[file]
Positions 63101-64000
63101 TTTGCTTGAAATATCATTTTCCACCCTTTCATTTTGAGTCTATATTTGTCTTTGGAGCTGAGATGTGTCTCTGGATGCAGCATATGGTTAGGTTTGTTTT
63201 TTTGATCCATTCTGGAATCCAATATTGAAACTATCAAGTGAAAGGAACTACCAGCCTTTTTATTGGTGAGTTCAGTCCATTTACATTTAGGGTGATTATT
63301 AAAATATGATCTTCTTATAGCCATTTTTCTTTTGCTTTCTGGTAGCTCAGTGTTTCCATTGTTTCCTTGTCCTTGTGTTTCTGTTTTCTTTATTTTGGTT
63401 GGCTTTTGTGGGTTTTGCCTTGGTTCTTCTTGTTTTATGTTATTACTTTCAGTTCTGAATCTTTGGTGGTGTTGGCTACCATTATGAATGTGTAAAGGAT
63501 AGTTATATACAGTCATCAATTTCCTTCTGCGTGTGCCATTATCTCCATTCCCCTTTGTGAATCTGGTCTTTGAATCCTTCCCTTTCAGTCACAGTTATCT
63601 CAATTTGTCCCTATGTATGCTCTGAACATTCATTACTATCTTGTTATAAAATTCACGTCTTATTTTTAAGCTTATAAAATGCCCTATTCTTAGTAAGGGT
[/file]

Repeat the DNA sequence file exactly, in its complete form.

Positions 63101-64000
63101 TTTGCTTGAAATATCATTTTCCACCCTTTCATTTTGAGTCTATATTTGTCTTTGGAGCTGAGATGTGTCTCTGGATGCAGCATATGGTTAGGTTTGTTTT
63201 TTTGATCCATTCTGGAATCCAATATTGAAACTATCAAGTGAAAGGAACTACCAGCCTTTTTATTGGTGAGTTCAGTCCATTTACATTTAGGGTGATTATT
63301 AAAATATGATCTTCTTATAGCCATTTTTCTTTTGCTTTCTGGTAGCTCAGTGTTTCCATTGTTTCCTTGTCCTTGTGTTTCTGTTTTCTTTATTTTGGTT
63401 GGCTTTTGTGGGTTTTGCCTTGGTTCTTCTTGTTTTATGTTATTACTTTCAGTTCTGAATCTTTGGTGGTGTTGGCTACCATTATGAATGTGTAAAGGAT
63501 AGTTATATACAGTCATCAATTTCCTTCTGCGTGTGCCATTATCTCCATTCCCCTTTGTGAATCTGGTCTTTGAATCCTTCCCTTTCAGTCACAGTTATCT
63601 CAATTTGTCCCTATGTATGCTCTGAACATTCATTACTATCTTGTTATAAAATTCACGTCTTATTTTTAAGCTTATAAAATGCCCTATTCTTAGTAAGGGT